Poetry and Prose

Thomas Phalen




Poetry is first and always a love affair with words: love of words and words of love.

Poetry is the distillation from experience and sense of those essential elements: flavorful, volatile, powerful, that inform otherwise insipid existence with the illusions of significance and meaning. There is a reduction and a refinement and an intensification of the essence to its irreducible nature. It becomes piquant and startling. Without this alchemical reduction it is not poetry.

Poetry is that collection of words, textured by rhythm and sound, designed to evoke in the reader a simulacrum of the experience or sensation which led to the creation of the poem in the first place. Or it is that creative product which was the result of an experience or sensation had by the poet and it is the synthesis of that antecedent (experience or sensation) which the poet, through the poem, seeks to share.

Poetry is a tonic we have invented to tolerate and ameliorate, for a time, the cruel toxicity of existence. We invented it, as we did god in his heaven, to make life mythic and to keep us from madness and suicide in this pitiless abattoir. For a pleasant air of disaster attends us all.

Short Stories

My short stories are an excuse for my failure to have the stamina and steadfastness to write a novel. To the extent I am guided by any principle in writing short stories, perhaps I am guided by Poe’s Philosophy of Composition. The broad outlines of this piece of literary criticism are that the story should be short (“There is,” he wrote, “a distinct limit . . . to all works of literary art - the limit of a single sitting.”); that it be the product of methodical and analytical method as distinct from the fallacy of “spontaneous” composition; and that it have a “unity of effect,” which is to say that all elements of the story must be solely for supporting and strengthening a single purpose. My stories suffer from a failure to conform to any of Poe’s criteria, but they are as you find them and what I intended, more or less.



The poems you shared are marvelous. It would be a pleasure to produce an issue of The Lune featuring you in this work. There is something of “god” and “watchmaker,” I feel that easily transcends the political allure of dogma and theology...Grit and pulp are two words that come to mouth and mind while reading your poems. And the linguistic density-and-levity (dance?) of something essentially [Irish] in your poems is not lost on me, either.
— Joe Braun, editor, The Lune
Tom’s self-published collections . . . are among my treasured volumes. Mountain Wizard has been, amidst the mosh, a pool of beauty and clarity . . . There is so much that is admirable and delightful; . . . on one level there are the quick pirouettes in tone and register, the incredible sprung rhythms (à la Hopkins) and gorgeous sonics, the fruitful anachronisms; on another, the penetrating mind that gathers in the landscape—although seemingly effortless, the result of years of attentiveness and haptic training. The whole affects an enchantment that is the opposite of mystification: rather one feels as if one has gazed through to the core of the living cosmos, which is also to say, all the worthless crap that normally ruins the day falls away. Through a glass clearly.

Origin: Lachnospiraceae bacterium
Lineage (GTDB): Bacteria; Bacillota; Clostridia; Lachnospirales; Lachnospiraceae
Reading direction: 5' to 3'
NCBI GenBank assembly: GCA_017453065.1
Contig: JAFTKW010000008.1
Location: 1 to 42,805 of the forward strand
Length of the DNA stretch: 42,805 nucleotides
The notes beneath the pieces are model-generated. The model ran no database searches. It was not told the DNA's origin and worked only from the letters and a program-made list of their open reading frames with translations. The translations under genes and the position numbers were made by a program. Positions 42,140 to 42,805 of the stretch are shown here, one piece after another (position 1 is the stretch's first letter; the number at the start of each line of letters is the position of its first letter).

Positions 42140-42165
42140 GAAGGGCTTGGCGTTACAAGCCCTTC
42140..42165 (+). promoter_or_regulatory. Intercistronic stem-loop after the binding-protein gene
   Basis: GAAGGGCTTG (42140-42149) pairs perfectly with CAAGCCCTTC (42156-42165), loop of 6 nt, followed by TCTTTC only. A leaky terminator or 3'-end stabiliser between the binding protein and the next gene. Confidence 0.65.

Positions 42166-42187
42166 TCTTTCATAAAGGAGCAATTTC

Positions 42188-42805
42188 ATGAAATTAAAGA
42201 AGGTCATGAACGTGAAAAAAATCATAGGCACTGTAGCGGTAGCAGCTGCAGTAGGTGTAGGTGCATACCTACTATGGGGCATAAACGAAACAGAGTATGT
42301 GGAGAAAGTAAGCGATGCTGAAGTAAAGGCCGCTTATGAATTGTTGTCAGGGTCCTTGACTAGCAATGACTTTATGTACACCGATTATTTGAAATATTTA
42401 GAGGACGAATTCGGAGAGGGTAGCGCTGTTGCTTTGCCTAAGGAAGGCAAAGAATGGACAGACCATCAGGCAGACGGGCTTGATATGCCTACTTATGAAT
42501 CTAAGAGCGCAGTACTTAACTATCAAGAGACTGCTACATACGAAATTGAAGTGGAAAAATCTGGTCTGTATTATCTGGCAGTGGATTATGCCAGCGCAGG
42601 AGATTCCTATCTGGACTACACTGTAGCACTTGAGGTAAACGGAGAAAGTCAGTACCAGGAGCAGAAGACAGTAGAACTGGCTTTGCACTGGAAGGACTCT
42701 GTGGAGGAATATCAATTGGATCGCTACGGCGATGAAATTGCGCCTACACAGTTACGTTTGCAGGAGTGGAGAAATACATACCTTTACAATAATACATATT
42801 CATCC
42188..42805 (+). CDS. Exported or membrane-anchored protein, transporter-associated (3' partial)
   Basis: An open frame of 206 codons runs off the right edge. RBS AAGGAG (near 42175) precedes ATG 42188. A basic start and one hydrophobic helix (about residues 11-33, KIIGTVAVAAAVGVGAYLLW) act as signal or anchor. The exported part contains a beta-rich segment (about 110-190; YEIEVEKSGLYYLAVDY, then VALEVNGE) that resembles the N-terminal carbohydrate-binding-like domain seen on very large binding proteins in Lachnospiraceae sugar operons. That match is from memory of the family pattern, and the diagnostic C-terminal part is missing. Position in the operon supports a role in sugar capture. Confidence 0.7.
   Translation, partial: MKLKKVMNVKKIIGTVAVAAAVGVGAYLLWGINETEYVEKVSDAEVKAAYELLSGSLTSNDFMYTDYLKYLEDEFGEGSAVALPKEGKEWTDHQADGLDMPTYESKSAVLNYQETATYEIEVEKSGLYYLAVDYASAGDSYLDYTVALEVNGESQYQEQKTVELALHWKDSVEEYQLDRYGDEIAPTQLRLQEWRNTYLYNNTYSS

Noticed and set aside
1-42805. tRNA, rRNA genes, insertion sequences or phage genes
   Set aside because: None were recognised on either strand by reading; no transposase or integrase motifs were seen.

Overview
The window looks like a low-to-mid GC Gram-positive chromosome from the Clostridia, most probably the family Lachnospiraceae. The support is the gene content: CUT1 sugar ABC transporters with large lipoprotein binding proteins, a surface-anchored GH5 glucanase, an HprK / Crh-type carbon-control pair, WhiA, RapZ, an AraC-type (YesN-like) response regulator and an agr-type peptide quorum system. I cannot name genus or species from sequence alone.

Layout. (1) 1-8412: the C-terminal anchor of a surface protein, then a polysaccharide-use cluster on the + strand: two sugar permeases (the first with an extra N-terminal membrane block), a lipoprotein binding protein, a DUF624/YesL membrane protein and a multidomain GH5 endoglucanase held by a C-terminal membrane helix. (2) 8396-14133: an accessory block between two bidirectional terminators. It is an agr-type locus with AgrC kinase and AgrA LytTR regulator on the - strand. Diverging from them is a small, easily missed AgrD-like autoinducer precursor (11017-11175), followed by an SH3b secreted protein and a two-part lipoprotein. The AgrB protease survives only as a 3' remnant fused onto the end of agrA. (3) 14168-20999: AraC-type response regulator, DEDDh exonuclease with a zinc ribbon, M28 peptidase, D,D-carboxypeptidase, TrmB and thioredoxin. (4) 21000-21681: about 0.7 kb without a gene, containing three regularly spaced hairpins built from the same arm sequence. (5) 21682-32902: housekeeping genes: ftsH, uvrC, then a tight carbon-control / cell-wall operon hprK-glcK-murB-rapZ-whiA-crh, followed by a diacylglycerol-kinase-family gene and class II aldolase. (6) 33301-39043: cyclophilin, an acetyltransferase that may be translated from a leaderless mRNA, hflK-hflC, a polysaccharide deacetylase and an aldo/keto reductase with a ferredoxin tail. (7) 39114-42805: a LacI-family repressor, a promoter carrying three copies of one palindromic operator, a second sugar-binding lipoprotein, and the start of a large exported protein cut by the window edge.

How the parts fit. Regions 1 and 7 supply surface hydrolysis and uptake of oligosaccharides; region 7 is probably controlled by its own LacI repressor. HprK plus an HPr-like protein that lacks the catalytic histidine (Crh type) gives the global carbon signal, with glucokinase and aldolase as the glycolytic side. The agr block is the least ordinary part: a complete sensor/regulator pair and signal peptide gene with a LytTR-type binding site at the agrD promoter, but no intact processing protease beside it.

— Gina Maranto, Graduate Program Coordinator, University of Miami
I’d say something wonderfully clever and full of good natured guy-joshing, but those were truly moving Tom. You hung your soul out for the world to see. Love you man.
— Gordon Mallon, Renowned Criminal Defense Lawyer
This is good stuff. Congratulations. If I could get an advance copy, I will incorporate it into my AP Lang and Comp syllabus for next year. You can hang with Joyce and Yeats and Heaney, et al. Your soul has plenty of stuff woven into the warp and weave (and weal), and timid it is not. There must be some of Harding’s Tinkers in you too as you have explored new realities.
— Kelly Blake, Poet, and English Literature Teacher


Beatific Visions ©1995

Ravaged Angel ©1996

Love to Ashes ©1998

Mountain Wizard © 2010

Achill Sounds © 2012

The Lune, Vol. II, No. I - Winter 2017

Alembic (Work in Progress)

The Orchard Stories © 2010 

About Me

Thomas Phalen is an Irish/American dual national, raised in the American West. He is a criminal defense attorney and his practice is devoted mostly to the defense of capital (death penalty) cases. He has been writing poetry very nearly all his life, but with a degree of diligent consistency for the last 30 years. He has five “self-published” collections of poetry that he has assembled over the past two decades. They are: Beatific Visions, Ravaged Angel, Love to Ashes, Mountain Wizard and Achill Sounds. Some of these poems were published in The Lune, Vol. II No. I, Winter 2017. He is working on and will complete a sixth volume this year, entitled Alembic. The things he does well are few indeed, but he is a fly-fisher, a poet, a gardener, a marathoner, a student of the French language, an ardent international traveler, and a woodworker. He lives with his beautiful and talented artist wife, Stacie, and their genius Border Collie, Finnbar. They have a house in Phoenix and a cabin in the woods of Flagstaff, Arizona. 

Upcoming Events

Bread Loaf Writers' Conference, Middlebury College, Middlebury, Vermont, August 15-25, 2018, Contributor in Poetry.